Chen’s platoon leader will be booted from the Army
BY KAITLYN MEADE | The court-martial trials for Danny Chen’s tormentors ended Dec. 17, after First Lieutenant Daniel Schwartz, the last of eight soldiers to be tried, made a deal with prosecutors, allowing him to avoid a trial on condition of his discharge from the military.
Schwartz, who was Chen’s platoon leader, was the highest-ranking officer to be charged in connection with the Army private’s death. His dismissal was a nonjudicial punishment, according to an Army news release, and there is no word yet on whether the discharge will be dishonorable or honorable, meaning he will continue to receive Army benefits. Eight charges against him in connection with the case — including dereliction of duty — will be dropped.
Chen’s family lives in the East Village, and he attended Pace High School in Chinatown. He committed suicide while on duty in Kandahar, Afghanistan, in October 2011, after reportedly enduring ongoing hazing, including racial slurs and physical abuse. His death prompted an outcry from New York City’s Chinatown community and local officials, led by the New York branch of the Organization of Asian Americans (OCA-NY).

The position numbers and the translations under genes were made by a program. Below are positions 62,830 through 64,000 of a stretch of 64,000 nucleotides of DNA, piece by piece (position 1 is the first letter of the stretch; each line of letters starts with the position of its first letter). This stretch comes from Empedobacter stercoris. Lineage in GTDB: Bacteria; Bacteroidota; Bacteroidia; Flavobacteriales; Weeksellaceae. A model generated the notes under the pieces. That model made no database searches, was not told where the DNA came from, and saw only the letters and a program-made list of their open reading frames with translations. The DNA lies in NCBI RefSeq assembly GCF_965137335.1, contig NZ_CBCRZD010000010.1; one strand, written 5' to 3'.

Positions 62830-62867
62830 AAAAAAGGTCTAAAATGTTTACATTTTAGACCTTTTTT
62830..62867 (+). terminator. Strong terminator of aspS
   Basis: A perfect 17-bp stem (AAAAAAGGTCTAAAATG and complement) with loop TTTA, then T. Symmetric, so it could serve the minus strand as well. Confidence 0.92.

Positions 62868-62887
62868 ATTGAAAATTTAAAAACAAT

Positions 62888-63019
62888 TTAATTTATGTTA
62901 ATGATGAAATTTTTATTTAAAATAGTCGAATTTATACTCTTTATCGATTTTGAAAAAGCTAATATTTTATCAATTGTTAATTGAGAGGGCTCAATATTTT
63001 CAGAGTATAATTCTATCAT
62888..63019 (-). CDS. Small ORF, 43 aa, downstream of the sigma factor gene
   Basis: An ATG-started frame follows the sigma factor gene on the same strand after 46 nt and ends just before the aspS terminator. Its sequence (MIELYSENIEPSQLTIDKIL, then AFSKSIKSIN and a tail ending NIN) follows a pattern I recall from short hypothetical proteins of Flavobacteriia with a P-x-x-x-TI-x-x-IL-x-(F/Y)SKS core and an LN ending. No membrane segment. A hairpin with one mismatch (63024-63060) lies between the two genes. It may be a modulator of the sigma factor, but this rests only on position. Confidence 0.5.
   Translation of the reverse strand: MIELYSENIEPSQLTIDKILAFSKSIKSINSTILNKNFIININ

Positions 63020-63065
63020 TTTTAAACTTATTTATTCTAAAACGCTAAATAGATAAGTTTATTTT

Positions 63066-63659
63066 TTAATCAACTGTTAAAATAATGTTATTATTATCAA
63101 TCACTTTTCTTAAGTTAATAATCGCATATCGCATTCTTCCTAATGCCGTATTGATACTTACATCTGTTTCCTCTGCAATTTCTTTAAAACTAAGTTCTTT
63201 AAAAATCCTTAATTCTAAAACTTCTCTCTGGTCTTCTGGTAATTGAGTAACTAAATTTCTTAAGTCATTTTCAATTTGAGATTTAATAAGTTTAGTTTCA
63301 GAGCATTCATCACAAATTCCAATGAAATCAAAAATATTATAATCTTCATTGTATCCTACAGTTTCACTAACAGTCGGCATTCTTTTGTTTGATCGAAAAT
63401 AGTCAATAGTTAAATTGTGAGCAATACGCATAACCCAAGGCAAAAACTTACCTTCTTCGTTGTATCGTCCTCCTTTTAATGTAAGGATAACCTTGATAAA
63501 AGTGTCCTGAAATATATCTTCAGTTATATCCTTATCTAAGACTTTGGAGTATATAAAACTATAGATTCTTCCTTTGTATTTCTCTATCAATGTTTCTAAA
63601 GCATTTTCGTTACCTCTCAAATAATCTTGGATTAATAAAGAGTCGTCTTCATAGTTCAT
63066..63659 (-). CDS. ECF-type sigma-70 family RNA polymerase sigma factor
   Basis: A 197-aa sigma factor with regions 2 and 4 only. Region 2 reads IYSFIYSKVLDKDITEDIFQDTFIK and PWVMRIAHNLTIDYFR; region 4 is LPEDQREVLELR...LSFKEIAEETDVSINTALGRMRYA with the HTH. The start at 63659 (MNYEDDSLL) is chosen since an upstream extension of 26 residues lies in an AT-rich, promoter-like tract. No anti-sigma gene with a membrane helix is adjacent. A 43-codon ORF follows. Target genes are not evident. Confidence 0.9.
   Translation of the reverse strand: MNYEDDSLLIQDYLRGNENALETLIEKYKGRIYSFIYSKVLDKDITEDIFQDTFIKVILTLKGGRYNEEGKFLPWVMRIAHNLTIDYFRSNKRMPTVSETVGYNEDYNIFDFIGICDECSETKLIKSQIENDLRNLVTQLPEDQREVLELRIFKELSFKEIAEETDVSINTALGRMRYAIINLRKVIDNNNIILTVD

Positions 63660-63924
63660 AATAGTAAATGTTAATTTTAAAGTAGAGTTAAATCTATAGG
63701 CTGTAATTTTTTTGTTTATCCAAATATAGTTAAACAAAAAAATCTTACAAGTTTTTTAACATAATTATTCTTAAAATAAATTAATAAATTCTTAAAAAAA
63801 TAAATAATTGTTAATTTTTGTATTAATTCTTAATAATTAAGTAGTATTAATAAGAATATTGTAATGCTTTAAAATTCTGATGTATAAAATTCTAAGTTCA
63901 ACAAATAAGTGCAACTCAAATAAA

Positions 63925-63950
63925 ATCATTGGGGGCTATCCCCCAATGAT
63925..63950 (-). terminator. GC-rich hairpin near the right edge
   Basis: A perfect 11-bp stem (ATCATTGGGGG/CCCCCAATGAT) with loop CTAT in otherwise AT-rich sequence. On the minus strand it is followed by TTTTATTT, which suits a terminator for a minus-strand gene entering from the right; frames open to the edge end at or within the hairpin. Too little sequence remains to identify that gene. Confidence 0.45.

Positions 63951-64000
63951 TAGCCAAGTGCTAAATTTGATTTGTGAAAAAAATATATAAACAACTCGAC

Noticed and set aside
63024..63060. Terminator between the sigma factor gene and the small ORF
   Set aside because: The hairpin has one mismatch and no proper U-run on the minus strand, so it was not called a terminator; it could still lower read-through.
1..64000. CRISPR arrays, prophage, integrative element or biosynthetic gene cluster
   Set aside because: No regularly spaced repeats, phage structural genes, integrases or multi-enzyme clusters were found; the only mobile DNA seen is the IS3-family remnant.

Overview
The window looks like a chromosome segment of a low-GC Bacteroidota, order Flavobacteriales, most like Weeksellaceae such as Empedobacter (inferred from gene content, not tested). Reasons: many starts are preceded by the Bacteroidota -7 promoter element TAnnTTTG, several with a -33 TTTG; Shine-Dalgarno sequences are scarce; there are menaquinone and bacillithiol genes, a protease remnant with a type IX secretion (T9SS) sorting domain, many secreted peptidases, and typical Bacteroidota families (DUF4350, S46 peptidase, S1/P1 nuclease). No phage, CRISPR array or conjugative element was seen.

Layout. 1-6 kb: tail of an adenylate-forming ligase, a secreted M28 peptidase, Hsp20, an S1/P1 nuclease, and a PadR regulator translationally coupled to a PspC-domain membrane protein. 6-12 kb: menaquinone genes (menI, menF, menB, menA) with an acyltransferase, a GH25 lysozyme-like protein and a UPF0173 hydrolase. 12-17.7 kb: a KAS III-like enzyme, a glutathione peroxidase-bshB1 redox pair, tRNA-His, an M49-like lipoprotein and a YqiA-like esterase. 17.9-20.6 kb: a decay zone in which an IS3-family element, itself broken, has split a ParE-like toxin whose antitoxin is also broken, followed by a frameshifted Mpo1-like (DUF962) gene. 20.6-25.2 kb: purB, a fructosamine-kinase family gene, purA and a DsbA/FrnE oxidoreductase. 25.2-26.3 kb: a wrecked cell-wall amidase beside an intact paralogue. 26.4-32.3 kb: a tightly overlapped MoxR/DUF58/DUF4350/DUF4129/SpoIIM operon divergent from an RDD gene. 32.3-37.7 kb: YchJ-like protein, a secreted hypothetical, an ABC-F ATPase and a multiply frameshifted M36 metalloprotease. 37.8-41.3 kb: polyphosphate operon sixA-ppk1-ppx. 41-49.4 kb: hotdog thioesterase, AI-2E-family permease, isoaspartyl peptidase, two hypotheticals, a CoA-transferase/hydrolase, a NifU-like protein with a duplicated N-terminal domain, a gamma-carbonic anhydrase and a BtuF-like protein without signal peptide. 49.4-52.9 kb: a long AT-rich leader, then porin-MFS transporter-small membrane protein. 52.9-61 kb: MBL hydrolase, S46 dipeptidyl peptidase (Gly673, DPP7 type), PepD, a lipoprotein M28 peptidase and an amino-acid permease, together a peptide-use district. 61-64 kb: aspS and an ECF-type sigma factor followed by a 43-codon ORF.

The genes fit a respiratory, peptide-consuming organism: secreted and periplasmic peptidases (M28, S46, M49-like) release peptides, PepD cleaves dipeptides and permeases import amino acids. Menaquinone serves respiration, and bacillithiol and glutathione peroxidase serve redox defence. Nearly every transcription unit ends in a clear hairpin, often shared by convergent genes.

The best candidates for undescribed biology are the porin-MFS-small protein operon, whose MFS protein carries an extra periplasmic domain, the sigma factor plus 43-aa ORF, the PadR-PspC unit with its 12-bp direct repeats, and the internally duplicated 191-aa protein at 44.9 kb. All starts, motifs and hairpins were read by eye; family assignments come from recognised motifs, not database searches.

Representatives and advocates for anti-hazing laws met at a press conference on Dec. 18 to discuss the end of the courts-martial and the next step for legislators.
Elizabeth OuYang, president of OCA-NY, expressed the shared feeling of disappointment that justice was not served by the military courts-martial.
“These trials underscored how impossible it is for a subordinate to challenge hazing by his superiors when the system is not supportive or safe to do so,” she said.
In addition to pushing for the discharge of four other soldiers charged in connection with Chen’s death, OuYang highlighted two bills, introduced by Congressmember Nydia Velazquez and Senator Kirsten Gillibrand, that include anti-hazing language that have been attached as amendments to the National Defense Authorization Act.
A representative from Velazquez’s office noted that the act is currently under consideration by the Senate’s Armed Service Committee, and that the congressmember is strongly advocating for the anti-hazing provisions to be incorporated.
Assembly Speaker Sheldon Silver also threw his support behind the effort in a statement, urging Congress to “add a hazing statute to the Uniform Code of Military Justice that provides greater protections for victims and tougher sanctions against perpetrators.”